• How did the European-style city develop when the fortifications had been removed during the 19th century?
    • Where is the place for large industrial areas?
    • Where are the areas built for workers during the 19th century and the early 20th century?
    • Where were railways built and what purposes did they serve?
    • How did the city develop when cars arrived? Where were motorways feasible?

(More advanced city builders will sometimes switch this order somewhat, for example drawing the infrastructure based only on a general sense of the topography, then adding topographical details later. But this may be harder for beginners, so be careful.)

Take a look at old maps of your model city to discover how it developed. For example, here are some maps showing the growth of a city on a river island:

City-tutorial-paris-evolution.jpg
(Bottom image Google Maps; all others public domain)

Here's the growth of a newer city, originally built around a fortress:

City-tutorial-nyc-evolution.jpg
(Bottom image Google Maps; all others public domain)

By looking at the history of your model city, you can sketch out your own city's history in a similar way. For example:

City-tutorial-ogf-city-evolution.jpg

Of course every city will evolve differently, based on its own history - this is just one possibility out of an infinite number. The point is to sketch out your city's history in the order it happened, to generate a modern layout rooted in a plausible history.

4. Add points of interest to your sketch, to make the city interesting and establish some flavors.

If you're going to spend so much time building a city, why not make it interesting? Put interesting stuff in the city center, and at other focal points in different parts of the city. Whether you're building a gloomy totalitarian capital or a sunny tropical resort town, give your city flavor.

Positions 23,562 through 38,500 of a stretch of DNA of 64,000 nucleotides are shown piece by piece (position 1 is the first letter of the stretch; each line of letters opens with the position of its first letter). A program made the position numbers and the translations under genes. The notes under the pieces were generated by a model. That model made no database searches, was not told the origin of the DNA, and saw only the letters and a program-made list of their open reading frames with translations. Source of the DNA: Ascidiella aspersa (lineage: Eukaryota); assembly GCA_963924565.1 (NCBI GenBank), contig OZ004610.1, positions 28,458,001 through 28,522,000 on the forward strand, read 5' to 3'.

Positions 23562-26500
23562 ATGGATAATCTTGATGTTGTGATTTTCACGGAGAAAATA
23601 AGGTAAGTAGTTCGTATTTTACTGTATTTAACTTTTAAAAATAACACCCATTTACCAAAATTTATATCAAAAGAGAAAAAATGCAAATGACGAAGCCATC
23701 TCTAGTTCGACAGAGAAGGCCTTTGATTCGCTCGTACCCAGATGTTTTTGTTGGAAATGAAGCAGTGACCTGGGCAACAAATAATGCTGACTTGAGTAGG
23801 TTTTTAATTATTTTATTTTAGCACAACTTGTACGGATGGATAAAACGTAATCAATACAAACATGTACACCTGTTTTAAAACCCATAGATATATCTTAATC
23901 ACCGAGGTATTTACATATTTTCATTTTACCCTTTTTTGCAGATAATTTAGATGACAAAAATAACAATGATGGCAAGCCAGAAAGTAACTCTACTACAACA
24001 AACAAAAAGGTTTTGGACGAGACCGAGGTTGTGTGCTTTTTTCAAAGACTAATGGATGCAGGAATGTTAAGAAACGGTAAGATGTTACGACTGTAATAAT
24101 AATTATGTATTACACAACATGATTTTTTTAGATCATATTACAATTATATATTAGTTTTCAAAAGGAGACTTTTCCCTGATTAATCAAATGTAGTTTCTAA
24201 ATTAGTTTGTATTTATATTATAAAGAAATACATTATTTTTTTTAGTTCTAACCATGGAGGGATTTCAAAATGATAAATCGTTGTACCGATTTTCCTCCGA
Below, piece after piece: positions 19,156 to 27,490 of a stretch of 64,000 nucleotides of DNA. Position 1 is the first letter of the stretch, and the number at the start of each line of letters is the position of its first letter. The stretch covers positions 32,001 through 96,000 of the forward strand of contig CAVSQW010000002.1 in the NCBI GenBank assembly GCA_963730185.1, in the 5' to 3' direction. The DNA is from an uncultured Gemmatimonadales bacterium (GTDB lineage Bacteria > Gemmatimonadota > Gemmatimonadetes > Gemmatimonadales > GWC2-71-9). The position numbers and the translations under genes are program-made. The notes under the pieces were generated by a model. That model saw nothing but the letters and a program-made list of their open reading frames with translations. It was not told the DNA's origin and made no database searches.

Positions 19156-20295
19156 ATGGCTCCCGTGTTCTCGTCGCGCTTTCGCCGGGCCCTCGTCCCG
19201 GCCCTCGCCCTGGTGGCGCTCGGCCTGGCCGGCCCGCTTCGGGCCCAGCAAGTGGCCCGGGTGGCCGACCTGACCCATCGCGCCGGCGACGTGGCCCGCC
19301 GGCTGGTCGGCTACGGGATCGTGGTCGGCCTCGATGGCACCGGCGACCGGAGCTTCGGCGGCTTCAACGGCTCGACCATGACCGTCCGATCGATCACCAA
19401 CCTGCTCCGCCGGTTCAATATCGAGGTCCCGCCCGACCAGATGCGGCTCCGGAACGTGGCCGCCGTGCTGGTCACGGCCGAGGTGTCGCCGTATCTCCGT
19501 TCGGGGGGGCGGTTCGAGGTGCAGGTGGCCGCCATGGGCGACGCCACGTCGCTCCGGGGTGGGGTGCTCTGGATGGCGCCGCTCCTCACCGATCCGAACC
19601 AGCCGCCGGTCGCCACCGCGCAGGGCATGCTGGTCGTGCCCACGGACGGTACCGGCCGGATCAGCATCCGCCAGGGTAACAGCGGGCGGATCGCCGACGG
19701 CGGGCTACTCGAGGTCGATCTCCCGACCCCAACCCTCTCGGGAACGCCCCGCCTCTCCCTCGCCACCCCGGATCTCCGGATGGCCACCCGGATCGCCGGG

For example, the somber totalitarian city might feature a wide plaza of large government buildings with dubious names (e.g. "Central Propaganda Secretariat"), a couple of massive military bases, an area with large prison complexes featuring vast rows of barracks and factories, a huge monument to the glory of the nation, neighborhoods lined with identical apartment blocks stretching for miles on end, etc, etc.

A tropical resort town, on the other hand, might feature a number of sandy beaches lined with luxury hotels, a big waterpark or amusement park, a casino complex, a shopping mall with broad outdoor concourses, maybe a lively street of bars, clubs and restaurants catering to the tourists.

Decide what flavors you want to express, brainstorm a list of places that might help express those flavors, and then position those places all over your sketch as focal points to make your city interesting.

Street names and neighborhood names are also very easy ways to establish flavors. "Traders Lane" and "Cloth Merchant District" might make an area feel like an old trading town, while "Sailors Way" and "Captains Port" might suggest an old harbor district. "Tavern Street" and "Theatre Row" might indicate a nightlife area.

Sometimes it can be hard to find the right balance of flavors. Too many different flavors can be confusing, but sticking too narrowly to only one flavor can be unrealistic.

Here's a sketch of central Khaiwoon while it was still under construction, with neighborhood themes and various places of focus:

City-tutorial-khai-sketch.jpg

5. Take your time and focus on imitating real life detail.

Don't fill up an area with random streets just for the sake of filling in an area. Don't try to finish quickly or fill in large areas at once. With everything you draw, take time to think it over, look at real life examples, and craft it carefully. Go back to your model city and practice imitating its patterns and details. Don't forget to add detail to your coastlines, too.

Time and detail are important because they directly impact the quality of your drawing. For example, one of the these images was drawn in twenty seconds. The other took five minutes. Can you tell which is which?